WORKDIR /var/www

And my vhost.conf:

server {
    listen 80;
    index index.php index.html;
    root /var/www/public;

    location / {
        try_files $uri /index.php?$args;
    }

    location ~ \.php$ {
        fastcgi_split_path_info ^(.+\.php)(/.+)$;
        fastcgi_pass app:9000;
        fastcgi_index index.php;
        include fastcgi_params;
        fastcgi_param SCRIPT_FILENAME $document_root$fastcgi_script_name;
        fastcgi_param PATH_INFO $fastcgi_path_info;
    }
}
8
  • Looks like a related problem at stackoverflow.com/questions/33639138/… Jan 18, 2018 at 18:43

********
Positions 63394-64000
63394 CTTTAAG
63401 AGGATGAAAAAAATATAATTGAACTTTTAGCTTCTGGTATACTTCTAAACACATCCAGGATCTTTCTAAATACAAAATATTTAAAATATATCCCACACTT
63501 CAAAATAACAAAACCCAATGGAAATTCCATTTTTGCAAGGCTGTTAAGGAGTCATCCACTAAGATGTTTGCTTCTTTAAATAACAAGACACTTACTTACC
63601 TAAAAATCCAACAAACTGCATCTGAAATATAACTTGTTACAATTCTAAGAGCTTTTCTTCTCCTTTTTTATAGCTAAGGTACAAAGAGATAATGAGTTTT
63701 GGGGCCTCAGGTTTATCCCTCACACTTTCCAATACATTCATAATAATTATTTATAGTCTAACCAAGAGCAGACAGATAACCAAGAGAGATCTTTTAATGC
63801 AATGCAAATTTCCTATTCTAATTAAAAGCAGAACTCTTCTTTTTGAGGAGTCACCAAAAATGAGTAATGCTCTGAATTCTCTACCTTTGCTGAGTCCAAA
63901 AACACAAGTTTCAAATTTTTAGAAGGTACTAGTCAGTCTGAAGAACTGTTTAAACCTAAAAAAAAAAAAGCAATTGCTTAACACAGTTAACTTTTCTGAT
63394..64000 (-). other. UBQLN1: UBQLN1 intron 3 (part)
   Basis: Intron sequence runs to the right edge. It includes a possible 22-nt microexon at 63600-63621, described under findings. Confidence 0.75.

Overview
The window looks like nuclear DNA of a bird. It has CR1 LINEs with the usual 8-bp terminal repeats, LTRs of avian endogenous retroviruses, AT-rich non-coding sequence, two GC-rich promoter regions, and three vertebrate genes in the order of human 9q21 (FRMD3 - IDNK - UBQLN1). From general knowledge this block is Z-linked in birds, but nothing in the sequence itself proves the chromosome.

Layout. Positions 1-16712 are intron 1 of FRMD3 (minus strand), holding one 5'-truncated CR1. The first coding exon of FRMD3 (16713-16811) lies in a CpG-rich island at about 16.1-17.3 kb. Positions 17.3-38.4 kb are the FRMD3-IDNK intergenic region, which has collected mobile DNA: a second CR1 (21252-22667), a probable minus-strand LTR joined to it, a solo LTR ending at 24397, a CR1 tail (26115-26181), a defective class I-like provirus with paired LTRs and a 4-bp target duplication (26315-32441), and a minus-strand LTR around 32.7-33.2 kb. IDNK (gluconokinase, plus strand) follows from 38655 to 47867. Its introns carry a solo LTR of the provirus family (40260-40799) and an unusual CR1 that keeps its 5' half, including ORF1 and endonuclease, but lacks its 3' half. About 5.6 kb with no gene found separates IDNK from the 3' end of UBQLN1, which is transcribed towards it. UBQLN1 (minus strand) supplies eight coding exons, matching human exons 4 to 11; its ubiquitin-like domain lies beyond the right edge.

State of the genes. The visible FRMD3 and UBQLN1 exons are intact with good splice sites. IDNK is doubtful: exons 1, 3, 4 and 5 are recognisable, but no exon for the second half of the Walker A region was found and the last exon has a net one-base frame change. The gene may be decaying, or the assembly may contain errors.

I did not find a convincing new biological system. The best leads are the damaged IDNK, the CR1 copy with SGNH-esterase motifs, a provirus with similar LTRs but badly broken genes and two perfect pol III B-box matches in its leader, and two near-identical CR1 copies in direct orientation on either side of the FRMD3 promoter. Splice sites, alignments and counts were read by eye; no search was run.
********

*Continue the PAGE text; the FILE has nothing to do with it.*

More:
• Looks like, but it seems that I can't apply any suggestions in my task description configuration on ECS. :/
    – FredRoger
    Jan 18, 2018 at 18:54
  • 1
    with Fargate, try replacing app:9000 with 127.0.0.1:9000
    – David Lin
    May 18, 2018 at 3:57
  • Did you manage to made it work? Can you show me how your task definition looks like? Jul 11, 2018 at 7:11
  • What command is capable to use Docker Compose to create such stack? Jul 12, 2018 at 7:58

3 Answers 3

5

The solution is:

  1. Make sure both containers are defined in the same task eg nginx-php
  2. use localhost:port eg localhost:9000 for php-fpm

The second part was mentioned above but it was not clearly said that both containers have to be in the same task.

More information you can find here: https://github.com/aws-samples/amazon-ecs-fargate-aspnetcore/blob/master/README.md

1

From the vhost.conf:

fastcgi_pass app:9000;